Fig. 12 , Figs. 14 , and Fig. 16 compared the measured results through oscilloscope probe and the active clamp circuit. It can be observed that as the drain-to-source voltage increased, the rDSon which was calculated based on using the probe directly drifted significantly. However, the experimental results via the active clamp circuit kept stable with a high resolution. The measurement errors of the oscilloscope probes were up to 30%, 94%, and 150% under 10V, 14V, and 18V driving voltages, respectively, comparing with the active clamp circuit.
The experimental results under full voltage range of 0 ~ 400V based on the active clamp circuit are shown in Fig. 13 , Figs. 15 , and Fig. 17 . It is shown that under 10V gate voltage, the on-state resistance of DUT varies a little from 0.419Ω to 0.436Ω, while under 14V gate voltage, the resistance varies from 0.1462Ω to 0.1518Ω. Comparing with the value in datasheet, 0.09Ω, under 18V gate voltage, the on-state resistance changes from 0.0942Ω to 0.0979Ω, illustrating that the DUT has a stable on-resistance performance under large voltage range.
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The experimental result measured by the clamp circuit under full range with VGS = 10V.
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The comparison results of on-state resistance with VGS = 14V.
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The experimental result measured by the clamp circuit under full range with VGS = 14V.
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The comparison results of on-state resistance with VGS = 18V.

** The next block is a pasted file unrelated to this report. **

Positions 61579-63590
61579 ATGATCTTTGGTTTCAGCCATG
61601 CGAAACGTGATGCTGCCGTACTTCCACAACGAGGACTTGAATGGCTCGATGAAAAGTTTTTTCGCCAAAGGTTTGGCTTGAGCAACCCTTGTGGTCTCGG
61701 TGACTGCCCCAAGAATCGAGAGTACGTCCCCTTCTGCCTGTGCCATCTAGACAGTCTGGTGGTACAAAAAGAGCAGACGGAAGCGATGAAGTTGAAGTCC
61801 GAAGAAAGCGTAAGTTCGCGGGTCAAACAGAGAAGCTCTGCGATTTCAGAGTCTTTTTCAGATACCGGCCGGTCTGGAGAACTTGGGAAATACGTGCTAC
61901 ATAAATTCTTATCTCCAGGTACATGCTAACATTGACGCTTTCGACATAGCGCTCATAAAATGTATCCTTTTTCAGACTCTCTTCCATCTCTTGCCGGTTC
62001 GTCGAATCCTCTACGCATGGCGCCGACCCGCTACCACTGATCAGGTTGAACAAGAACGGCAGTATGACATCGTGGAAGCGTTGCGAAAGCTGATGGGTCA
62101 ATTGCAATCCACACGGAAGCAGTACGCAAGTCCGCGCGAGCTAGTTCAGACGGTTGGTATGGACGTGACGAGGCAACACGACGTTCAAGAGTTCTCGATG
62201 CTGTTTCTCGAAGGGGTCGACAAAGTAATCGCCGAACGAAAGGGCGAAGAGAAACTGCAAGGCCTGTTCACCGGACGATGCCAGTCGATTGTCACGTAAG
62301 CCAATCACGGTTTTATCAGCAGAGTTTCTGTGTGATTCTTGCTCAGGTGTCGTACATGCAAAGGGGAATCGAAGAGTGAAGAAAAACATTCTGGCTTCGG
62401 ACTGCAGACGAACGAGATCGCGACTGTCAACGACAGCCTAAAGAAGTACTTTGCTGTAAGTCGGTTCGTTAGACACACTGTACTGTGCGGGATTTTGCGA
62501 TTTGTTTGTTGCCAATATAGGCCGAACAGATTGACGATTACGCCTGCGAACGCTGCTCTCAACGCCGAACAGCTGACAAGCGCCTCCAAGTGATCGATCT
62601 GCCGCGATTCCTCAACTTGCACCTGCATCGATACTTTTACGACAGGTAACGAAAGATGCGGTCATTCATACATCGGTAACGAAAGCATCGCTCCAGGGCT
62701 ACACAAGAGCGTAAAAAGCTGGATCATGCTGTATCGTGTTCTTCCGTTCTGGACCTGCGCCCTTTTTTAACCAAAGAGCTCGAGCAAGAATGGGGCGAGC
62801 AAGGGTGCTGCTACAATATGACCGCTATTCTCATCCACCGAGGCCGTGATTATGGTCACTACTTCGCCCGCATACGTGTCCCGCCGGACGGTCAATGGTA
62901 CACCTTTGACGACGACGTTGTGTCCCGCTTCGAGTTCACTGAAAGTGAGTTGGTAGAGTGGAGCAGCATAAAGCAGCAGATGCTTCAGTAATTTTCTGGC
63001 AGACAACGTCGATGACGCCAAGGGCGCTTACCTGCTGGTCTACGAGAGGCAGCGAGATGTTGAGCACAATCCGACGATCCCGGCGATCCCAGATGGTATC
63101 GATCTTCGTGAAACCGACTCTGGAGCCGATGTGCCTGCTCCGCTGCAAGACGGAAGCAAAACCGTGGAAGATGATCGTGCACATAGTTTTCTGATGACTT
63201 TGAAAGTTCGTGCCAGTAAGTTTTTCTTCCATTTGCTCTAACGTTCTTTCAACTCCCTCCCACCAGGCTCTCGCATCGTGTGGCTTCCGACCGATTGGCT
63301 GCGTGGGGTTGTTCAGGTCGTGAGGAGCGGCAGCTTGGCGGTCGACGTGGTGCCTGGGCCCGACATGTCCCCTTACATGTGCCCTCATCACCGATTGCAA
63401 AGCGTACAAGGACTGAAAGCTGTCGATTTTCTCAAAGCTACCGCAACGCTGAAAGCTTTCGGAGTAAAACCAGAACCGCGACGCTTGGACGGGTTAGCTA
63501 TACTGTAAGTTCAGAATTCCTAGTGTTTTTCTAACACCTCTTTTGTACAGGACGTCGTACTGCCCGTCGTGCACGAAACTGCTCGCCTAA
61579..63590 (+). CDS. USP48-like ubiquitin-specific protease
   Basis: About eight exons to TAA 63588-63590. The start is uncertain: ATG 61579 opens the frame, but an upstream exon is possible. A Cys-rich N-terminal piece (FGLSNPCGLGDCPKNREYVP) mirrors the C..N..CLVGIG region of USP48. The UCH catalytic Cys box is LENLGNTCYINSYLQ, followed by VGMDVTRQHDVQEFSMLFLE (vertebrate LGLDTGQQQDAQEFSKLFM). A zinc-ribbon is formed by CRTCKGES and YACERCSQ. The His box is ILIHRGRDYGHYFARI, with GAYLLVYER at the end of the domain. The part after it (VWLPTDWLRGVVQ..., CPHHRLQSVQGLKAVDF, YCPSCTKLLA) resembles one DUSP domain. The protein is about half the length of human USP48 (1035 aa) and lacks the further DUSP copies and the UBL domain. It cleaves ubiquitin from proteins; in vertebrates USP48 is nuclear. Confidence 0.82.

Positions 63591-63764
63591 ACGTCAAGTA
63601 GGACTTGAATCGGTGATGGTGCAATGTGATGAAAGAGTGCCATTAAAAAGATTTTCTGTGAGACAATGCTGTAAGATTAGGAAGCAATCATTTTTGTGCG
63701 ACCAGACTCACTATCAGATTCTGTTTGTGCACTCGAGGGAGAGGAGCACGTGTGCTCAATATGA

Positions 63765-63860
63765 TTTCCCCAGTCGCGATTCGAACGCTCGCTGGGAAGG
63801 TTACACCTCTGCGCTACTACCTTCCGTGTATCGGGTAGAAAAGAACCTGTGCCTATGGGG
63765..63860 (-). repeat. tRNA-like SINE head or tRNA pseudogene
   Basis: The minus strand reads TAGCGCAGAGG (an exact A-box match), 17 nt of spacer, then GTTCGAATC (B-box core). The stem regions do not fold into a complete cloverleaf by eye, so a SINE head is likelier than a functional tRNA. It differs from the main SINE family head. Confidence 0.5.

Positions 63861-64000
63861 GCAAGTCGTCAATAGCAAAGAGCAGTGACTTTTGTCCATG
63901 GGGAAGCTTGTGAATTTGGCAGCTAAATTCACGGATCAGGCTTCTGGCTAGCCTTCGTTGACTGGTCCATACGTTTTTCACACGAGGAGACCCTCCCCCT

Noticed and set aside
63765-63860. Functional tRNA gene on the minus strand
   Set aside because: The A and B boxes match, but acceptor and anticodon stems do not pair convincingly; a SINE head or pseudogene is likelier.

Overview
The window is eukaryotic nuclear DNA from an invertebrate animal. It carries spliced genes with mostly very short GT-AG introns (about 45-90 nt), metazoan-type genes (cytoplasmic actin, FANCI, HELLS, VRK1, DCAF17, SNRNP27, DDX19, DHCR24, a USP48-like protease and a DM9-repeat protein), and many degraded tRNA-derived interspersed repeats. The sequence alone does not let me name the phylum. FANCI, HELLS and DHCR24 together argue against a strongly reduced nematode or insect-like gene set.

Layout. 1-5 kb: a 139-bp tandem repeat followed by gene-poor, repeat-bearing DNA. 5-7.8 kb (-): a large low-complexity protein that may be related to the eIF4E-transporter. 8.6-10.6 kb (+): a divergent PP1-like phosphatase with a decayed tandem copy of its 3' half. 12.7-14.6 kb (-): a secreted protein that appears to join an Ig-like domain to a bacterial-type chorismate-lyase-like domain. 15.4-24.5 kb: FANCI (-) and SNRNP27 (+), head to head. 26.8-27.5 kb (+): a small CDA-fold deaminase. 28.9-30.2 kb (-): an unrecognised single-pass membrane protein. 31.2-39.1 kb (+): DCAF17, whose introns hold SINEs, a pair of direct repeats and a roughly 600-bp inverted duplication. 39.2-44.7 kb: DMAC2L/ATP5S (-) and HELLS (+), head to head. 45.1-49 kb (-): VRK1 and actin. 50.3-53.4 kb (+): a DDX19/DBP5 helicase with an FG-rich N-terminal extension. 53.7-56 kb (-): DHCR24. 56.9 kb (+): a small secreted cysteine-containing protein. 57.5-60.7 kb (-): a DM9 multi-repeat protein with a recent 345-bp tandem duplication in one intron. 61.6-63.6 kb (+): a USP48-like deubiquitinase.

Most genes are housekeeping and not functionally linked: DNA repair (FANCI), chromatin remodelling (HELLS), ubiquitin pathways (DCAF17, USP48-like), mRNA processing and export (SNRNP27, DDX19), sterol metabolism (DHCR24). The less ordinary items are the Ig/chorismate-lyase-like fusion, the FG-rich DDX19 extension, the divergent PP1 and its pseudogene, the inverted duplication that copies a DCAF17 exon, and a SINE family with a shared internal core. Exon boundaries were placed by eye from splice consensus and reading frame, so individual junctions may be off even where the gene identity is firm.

Consequently, in terms of the on-state resistance measurement, the active clamp circuit is considered as a reasonable and accurate method.
According to the results above, the calculated results are almost identical to those simulated and measured. As a result, it can be clearly seen that the predicted theoretical analysis and operation principles of the proposed circuit are experimentally verified.
6. Conclusion
In this study, a novel circuit for SiC transistors characterization measurement has been analyzed in detail. The proposed circuit is based on the conventional synchronous buck converter operating in DCM. By employing two separated normal power supplies, the test system can mimic practical application conditions to test the reliability and performance of the DUT. To overcome the resolution problems when measuring on-state resistance under realistic switching operation, an active clamp circuit is developed. It is observed that the operation principles and the theoretical analysis of the novel circuit are exactly verified by experimental results. It should be noted that the proposed method of this paper could be extended to Gallium Nitride (GaN) devices for current collapse characteristics measurement.
Acknowledgements
This work was supported by the Energy Efficiency & Resources of the Korea Institute of Energy Technology Evaluation and Planning (KETEP) grant funded by the Korea government Ministry of Knowledge Economy. (No. 2012T100100651)
BIO
Guoen Cao received the B.S degree in electrical engineering from Shandong University of science and technology, Qingdao, China, in 2009 and the M.S. degree in electrical engineering from Beihang University, Beijing, China in 2012. He is currently working toward the Ph.D. degree in electrical engineering with Hanyang University, Ansan, Korea. His research interests are DC / DC converters and soft switching techniques.
Hee-Jun Kim received the B.S and M.S. degree in electronics engineering from Hanyang University, Seoul, Korea, in 1976 and 1978, respectively, and the Ph.D. degree in electronics engineering from Kyushu University, Fukuoka, Japan, in 1986. Since 1987, he has been with the department of Electronic Systems Engineering, Hanyang University, Ansan, Korea, where he is currently a professor. His current interests include switching power converters, electronic ballasts, soft switching techniques, and analog signal processing. Dr. Kim is the president-elect of the Korean Institute of Electrical Engineers (KIEE) and is a senior member of IEEE.